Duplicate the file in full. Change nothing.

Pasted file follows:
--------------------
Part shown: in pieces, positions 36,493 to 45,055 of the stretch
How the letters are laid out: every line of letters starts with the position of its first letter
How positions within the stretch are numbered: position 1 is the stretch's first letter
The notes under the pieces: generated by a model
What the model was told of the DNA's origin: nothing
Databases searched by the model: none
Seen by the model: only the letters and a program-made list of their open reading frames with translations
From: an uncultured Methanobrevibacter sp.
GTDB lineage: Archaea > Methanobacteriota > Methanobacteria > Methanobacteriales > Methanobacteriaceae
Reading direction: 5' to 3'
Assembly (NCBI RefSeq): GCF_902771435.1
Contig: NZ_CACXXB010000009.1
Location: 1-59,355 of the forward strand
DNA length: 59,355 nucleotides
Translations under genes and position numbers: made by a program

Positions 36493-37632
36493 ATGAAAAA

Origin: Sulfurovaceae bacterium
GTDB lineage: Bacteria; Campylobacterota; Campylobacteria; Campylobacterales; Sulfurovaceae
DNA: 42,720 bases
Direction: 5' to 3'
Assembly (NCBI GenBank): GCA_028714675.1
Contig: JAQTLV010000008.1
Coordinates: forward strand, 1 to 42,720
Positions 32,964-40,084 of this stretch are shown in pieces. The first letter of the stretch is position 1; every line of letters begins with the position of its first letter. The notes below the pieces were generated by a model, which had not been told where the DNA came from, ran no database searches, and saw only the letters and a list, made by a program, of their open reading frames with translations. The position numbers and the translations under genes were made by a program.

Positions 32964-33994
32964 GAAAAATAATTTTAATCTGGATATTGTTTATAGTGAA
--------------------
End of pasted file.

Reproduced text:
Part shown: in pieces, positions 36,493 to 45,055 of the stretch
How the letters are laid out: every line of letters starts with the position of its first letter
How positions within the stretch are numbered: position 1 is the stretch's first letter
The notes under the pieces: generated by a model
What the model was told of the DNA's origin: nothing
Databases searched by the model: none
Seen by the model: only the letters and a program-made list of their open reading frames with translations
From: an uncultured Methanobrevibacter sp.
GTDB lineage: Archaea > Methanobacteriota > Methanobacteria > Methanobacteriales > Methanobacteriaceae
Reading direction: 5' to 3'
Assembly (NCBI RefSeq): GCF_902771435.1
Contig: NZ_CACXXB010000009.1
Location: 1-59,355 of the forward strand
DNA length: 59,355 nucleotides
Translations under genes and position numbers: made by a program

Positions 36493-37632
36493 ATGAAAAA

Origin: Sulfurovaceae bacterium
GTDB lineage: Bacteria; Campylobacterota; Campylobacteria; Campylobacterales; Sulfurovaceae
DNA: 42,720 bases
Direction: 5' to 3'
Assembly (NCBI GenBank): GCA_028714675.1
Contig: JAQTLV010000008.1
Coordinates: forward strand, 1 to 42,720
Positions 32,964-40,084 of this stretch are shown in pieces. The first letter of the stretch is position 1; every line of letters begins with the position of its first letter. The notes below the pieces were generated by a model, which had not been told where the DNA came from, ran no database searches, and saw only the letters and a list, made by a program, of their open reading frames with translations. The position numbers and the translations under genes were made by a program.

Positions 32964-33994
32964 GAAAAATAATTTTAATCTGGATATTGTTTATAGTGAA